It is no secret to those who know me that I have become very interested in the coming together of IT (something that I know about) and Social Science (something that I don’t…. yet).
For those of you that are not familiar with the Social Sciences as a field of expertise, they comprise a number of disciplines (the well known ones being Psychology, Criminology, Politics and Sociology) and their goal is to try to make sense of how society is made, broken and repaired.
Why is this relevant to us in IT? Well, the Harvard Business School and many of the world’s leading technology movers and shakers are very concerned about a shortage of skills in the industry that span technology (“how do we create and manage data?”) with social science (“what does the data mean once we have it ?”).
The topic of Big Data, of course, is the driver of this concern about a skills gap. It’s all very well having access to a lot of data but who is going to tell us what insight that data provides? In my meetings with our customers and partners, I am frequently witnessing an “empty chair” in the room. The business would like to make some kind of strategic decision, it feels like IT should have the data somewhere but it’s the person not sitting in that empty chair that would bring the human (social) element of the equation to the mix.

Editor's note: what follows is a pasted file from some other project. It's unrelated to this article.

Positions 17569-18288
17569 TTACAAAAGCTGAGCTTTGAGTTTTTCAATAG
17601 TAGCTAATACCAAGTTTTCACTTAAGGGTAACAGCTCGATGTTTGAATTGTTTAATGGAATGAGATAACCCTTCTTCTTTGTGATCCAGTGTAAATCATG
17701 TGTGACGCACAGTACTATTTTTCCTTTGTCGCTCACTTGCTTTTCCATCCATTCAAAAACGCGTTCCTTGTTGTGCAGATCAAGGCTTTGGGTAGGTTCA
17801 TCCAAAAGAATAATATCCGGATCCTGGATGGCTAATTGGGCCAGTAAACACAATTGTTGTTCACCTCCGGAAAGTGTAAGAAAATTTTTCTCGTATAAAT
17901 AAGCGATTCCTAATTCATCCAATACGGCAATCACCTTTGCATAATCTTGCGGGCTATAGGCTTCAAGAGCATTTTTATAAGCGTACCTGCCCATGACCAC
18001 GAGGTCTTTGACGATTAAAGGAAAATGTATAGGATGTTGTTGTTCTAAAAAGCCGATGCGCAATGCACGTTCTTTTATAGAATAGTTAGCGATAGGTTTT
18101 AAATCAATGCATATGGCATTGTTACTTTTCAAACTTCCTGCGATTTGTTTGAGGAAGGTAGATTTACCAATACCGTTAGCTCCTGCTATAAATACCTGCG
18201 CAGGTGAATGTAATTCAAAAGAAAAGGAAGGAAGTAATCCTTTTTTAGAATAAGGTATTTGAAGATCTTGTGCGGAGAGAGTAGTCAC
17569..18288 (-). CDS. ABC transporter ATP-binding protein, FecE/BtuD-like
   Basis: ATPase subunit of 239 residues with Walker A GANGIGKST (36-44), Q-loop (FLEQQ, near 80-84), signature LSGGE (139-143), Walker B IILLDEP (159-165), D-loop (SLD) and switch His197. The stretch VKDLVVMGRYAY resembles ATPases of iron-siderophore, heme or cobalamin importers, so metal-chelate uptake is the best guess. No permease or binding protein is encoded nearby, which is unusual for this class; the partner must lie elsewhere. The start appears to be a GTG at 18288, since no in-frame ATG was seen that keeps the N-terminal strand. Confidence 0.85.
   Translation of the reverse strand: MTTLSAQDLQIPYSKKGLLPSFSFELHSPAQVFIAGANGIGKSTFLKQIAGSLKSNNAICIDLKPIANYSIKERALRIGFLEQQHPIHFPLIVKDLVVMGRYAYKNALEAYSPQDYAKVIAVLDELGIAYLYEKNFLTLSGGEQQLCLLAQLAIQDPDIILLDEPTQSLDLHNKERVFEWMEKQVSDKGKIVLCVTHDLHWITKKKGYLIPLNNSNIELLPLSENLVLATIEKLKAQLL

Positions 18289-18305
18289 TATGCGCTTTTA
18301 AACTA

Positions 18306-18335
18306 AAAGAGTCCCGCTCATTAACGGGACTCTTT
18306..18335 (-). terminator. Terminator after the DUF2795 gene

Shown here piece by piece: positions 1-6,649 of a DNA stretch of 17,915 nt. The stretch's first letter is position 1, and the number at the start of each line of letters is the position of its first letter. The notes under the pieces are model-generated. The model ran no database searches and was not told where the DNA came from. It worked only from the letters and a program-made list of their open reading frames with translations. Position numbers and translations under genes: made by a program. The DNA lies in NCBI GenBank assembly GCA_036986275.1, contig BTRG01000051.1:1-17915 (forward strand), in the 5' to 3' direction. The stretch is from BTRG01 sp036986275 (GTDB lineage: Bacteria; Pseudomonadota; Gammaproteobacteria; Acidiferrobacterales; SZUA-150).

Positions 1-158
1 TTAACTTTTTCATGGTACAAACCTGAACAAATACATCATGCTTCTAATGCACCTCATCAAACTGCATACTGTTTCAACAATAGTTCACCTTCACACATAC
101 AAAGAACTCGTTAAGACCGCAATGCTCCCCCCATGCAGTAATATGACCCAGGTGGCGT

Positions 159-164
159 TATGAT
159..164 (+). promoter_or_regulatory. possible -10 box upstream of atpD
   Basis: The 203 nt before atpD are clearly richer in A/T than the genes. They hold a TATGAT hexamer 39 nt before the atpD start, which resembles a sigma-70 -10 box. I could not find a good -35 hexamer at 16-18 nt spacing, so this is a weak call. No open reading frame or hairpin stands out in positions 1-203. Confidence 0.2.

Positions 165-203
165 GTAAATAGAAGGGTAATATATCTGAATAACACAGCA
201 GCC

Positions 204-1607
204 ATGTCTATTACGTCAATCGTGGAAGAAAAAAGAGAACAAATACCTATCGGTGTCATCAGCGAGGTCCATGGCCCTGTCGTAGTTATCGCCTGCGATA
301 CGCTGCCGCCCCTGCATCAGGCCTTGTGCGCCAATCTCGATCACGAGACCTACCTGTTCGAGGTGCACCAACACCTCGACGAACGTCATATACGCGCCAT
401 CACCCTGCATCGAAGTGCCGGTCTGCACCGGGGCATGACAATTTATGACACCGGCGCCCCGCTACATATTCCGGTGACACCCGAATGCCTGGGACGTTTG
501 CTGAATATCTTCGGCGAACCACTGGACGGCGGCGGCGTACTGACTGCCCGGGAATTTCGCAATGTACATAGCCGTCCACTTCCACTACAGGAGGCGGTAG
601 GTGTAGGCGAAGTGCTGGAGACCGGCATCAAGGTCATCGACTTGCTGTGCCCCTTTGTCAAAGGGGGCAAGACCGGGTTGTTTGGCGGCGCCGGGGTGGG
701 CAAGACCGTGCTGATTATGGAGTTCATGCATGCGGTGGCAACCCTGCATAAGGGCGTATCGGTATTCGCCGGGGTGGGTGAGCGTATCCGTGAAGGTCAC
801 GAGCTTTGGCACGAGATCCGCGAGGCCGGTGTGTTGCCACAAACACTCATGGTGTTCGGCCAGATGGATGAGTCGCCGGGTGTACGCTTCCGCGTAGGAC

Only yesterday, I met with a CTO from a prominent central government department who was hugely excited about what combining his huge data repository with social media could provide to his organization in terms of insight. In this particular case, the social sciences of Criminology and Sociology needed to contribute. This CTO was right on the edge of doing something truly remarkable for his organization but did not have the skills to follow through.
So, who are these mystical professionals that can start to solve this problem and fill the skills gap? Well, Harvard call them “Data Scientists” and, from where Harvard are sitting, these individuals will have the sexiest jobs in IT in the coming few years.
Symantec have already recognized the importance of the IT/Social Science blend (as have many other tech. companies). One small example of this might be me. I am a CTO working in a Marketing organization that has sponsored my further education in Social Science. I’ll be posting updates as I embarked with many others in the industry on this new adventure in my career!